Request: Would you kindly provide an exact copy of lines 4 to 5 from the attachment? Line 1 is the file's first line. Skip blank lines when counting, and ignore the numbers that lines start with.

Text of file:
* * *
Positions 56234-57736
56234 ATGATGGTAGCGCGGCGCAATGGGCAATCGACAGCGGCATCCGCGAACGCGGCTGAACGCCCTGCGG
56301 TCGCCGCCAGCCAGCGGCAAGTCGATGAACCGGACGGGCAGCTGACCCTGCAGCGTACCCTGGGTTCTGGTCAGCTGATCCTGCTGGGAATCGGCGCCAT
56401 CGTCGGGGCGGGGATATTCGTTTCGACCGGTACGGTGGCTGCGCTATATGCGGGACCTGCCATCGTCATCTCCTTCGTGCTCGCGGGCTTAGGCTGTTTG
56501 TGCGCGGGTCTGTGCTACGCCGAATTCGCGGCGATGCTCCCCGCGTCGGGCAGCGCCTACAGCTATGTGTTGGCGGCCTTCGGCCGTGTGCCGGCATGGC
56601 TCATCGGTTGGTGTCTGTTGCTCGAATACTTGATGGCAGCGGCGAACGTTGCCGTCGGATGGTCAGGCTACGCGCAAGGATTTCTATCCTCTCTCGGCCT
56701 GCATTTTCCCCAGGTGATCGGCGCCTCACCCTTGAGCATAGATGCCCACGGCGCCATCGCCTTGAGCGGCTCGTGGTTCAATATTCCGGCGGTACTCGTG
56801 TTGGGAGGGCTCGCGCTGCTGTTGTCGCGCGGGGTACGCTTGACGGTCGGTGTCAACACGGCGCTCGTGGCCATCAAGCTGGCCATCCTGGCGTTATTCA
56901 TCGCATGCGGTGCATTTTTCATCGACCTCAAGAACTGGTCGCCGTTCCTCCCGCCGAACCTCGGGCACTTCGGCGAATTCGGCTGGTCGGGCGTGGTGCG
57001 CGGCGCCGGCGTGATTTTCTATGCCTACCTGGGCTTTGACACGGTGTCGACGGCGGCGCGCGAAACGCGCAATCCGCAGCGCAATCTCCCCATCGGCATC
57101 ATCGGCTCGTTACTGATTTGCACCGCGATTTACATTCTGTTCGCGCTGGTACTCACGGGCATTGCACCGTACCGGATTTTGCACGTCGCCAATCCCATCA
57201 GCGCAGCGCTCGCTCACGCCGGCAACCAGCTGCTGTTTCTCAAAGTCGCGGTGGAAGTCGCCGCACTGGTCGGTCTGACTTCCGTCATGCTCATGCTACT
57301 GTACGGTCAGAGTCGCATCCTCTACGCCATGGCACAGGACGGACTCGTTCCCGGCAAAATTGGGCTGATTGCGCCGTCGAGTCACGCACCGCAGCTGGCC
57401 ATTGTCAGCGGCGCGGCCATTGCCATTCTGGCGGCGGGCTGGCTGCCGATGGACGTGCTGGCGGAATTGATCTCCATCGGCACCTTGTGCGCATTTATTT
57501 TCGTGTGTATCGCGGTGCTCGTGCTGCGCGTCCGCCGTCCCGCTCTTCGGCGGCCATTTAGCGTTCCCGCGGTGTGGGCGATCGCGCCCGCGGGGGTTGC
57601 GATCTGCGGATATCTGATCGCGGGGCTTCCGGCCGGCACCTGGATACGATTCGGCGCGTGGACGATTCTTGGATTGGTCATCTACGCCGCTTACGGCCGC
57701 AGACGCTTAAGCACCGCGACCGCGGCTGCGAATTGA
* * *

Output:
56401 CGTCGGGGCGGGGATATTCGTTTCGACCGGTACGGTGGCTGCGCTATATGCGGGACCTGCCATCGTCATCTCCTTCGTGCTCGCGGGCTTAGGCTGTTTG
56501 TGCGCGGGTCTGTGCTACGCCGAATTCGCGGCGATGCTCCCCGCGTCGGGCAGCGCCTACAGCTATGTGTTGGCGGCCTTCGGCCGTGTGCCGGCATGGC